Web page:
Most traders, understandably, rely on their trading platforms to tell them about important numbers such as how much equity is in their account and how much margin is available and how much you’ve used. But knowing how to compute these can be useful in helping you plan your trades.
Margin requirements: – Do you have enough margin in your trading account for a trade that you want to make? Use this simple formula to find out:
Margin Requirement = Units of Currency Traded x Current Price x Margin
To illustrate, let’s say you want to buy 100,000 units of the UK pound, which is currently at US$1.53. The required margin is two percent. Thus: your margin requirement is
100,000 x $1.53 x 0.02 = $3,060
Note that since your allowed leverage ratio is 50:1, the $3,060 has a buying power of $153,000.
What if you had $3,500 in your trading account? How much more GBP could you buy with the remaining $440? Multiply this amount by the allowed leverage of 50 and you get $22,000. Or expressed in terms of units of currency
$22,000/1.53 = 14,379 GBP
Or put in another way, the total number of GBP units you can buy with your $3,500 is
$3,500 x 50/1.53 = 114,379 GBP
How much is a pip worth?
The concept of pips is sometimes confusing to beginning traders. A pip is the smallest price movement that the exchange rate can make. Since exchange rates are expressed to four decimal points, one pip is around .01% of the value of the quoted currency. Put another way, one unit of currency is worth around 10,000 pips. The value of the pip is expressed in the quote currency, i.e. in the GBP/USD one pip is worth 0.0001 USD.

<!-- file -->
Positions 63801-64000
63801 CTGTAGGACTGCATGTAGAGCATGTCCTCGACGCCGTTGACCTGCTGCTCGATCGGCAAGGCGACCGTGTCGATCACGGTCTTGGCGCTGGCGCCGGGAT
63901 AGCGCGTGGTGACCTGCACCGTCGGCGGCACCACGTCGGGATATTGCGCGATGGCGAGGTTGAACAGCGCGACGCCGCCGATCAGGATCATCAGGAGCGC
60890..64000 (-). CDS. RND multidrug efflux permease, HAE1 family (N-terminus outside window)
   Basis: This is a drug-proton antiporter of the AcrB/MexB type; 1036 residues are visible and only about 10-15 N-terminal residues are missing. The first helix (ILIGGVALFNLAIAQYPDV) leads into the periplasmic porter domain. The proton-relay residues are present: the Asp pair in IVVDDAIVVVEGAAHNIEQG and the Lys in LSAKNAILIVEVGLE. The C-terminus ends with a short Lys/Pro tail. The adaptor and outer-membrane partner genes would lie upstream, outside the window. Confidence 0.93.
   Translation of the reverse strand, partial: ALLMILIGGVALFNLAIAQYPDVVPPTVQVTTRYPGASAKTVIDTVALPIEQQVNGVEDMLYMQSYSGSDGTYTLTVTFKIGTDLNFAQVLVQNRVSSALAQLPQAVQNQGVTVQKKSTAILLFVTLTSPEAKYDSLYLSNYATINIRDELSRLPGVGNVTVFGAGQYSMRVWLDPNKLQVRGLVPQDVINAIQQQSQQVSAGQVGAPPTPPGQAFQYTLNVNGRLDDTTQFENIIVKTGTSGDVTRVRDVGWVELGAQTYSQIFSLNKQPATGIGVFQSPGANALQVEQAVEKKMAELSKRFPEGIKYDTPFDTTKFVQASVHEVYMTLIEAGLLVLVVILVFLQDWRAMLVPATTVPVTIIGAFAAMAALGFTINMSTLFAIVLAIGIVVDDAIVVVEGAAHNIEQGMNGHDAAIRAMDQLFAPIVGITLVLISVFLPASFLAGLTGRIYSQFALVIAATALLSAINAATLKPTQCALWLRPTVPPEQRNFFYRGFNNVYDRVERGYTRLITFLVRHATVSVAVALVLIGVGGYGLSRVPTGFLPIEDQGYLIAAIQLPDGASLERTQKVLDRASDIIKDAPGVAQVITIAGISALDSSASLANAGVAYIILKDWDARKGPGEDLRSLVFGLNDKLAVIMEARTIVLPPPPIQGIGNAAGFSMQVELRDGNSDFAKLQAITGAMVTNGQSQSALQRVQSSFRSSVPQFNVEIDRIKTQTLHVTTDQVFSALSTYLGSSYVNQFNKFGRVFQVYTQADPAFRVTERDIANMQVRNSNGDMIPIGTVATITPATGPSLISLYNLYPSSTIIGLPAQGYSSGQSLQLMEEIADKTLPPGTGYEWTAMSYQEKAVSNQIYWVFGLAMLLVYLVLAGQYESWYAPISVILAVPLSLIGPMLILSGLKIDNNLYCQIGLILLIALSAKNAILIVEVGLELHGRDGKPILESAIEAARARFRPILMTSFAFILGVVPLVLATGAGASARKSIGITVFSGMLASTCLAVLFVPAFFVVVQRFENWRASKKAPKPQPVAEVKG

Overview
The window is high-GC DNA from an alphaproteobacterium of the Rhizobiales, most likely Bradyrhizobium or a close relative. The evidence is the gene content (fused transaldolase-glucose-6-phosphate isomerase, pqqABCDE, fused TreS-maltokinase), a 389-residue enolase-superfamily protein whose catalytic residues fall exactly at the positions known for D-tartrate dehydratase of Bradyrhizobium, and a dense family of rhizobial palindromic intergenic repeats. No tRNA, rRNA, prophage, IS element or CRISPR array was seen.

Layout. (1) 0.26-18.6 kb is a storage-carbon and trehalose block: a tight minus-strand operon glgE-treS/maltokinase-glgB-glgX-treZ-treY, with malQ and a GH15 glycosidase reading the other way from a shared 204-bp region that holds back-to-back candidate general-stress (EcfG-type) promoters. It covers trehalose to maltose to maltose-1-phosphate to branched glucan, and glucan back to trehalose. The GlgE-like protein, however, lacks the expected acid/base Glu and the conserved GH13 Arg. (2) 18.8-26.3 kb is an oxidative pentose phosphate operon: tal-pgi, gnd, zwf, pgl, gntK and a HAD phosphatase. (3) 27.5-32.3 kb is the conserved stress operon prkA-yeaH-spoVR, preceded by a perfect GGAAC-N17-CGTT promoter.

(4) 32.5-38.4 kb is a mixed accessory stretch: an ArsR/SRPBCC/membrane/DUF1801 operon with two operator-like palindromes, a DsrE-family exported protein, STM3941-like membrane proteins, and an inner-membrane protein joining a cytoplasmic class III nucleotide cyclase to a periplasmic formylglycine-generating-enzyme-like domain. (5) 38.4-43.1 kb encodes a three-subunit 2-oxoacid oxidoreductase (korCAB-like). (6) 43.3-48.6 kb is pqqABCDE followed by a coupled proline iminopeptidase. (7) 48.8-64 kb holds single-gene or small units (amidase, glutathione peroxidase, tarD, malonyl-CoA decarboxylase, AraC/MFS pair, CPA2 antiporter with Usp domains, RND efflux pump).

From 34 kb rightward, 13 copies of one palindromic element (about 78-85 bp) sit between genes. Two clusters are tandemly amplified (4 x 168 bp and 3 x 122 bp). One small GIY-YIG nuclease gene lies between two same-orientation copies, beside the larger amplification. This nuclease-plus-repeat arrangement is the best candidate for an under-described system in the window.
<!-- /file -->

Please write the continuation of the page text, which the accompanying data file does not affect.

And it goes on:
Profits and losses are also expressed in pips. To convert them into your native currency, use the following procedure:
- Determine the profit or loss in pips by subtracting the opening and closing price.
- Multiply this number by the total units of currency you’ve traded. This will give you the total pip difference between the opening and closing price.
- Divide the pip value by the exchange rate if the base currency is your native currency; otherwise, multiply it by the exchange rate.
Go one step further with these related books:
- Forex For Beginners
- A Three Dimensional Approach To Forex Trading
- Understanding Price Action: practical analysis of the 5-minute time frame
- Quantitative Trading with R: Understanding Mathematical and Computational Tools from a Quant’s Perspective
- The Death of Money: The Coming Collapse of the International Monetary System
- Economics of Monetary Union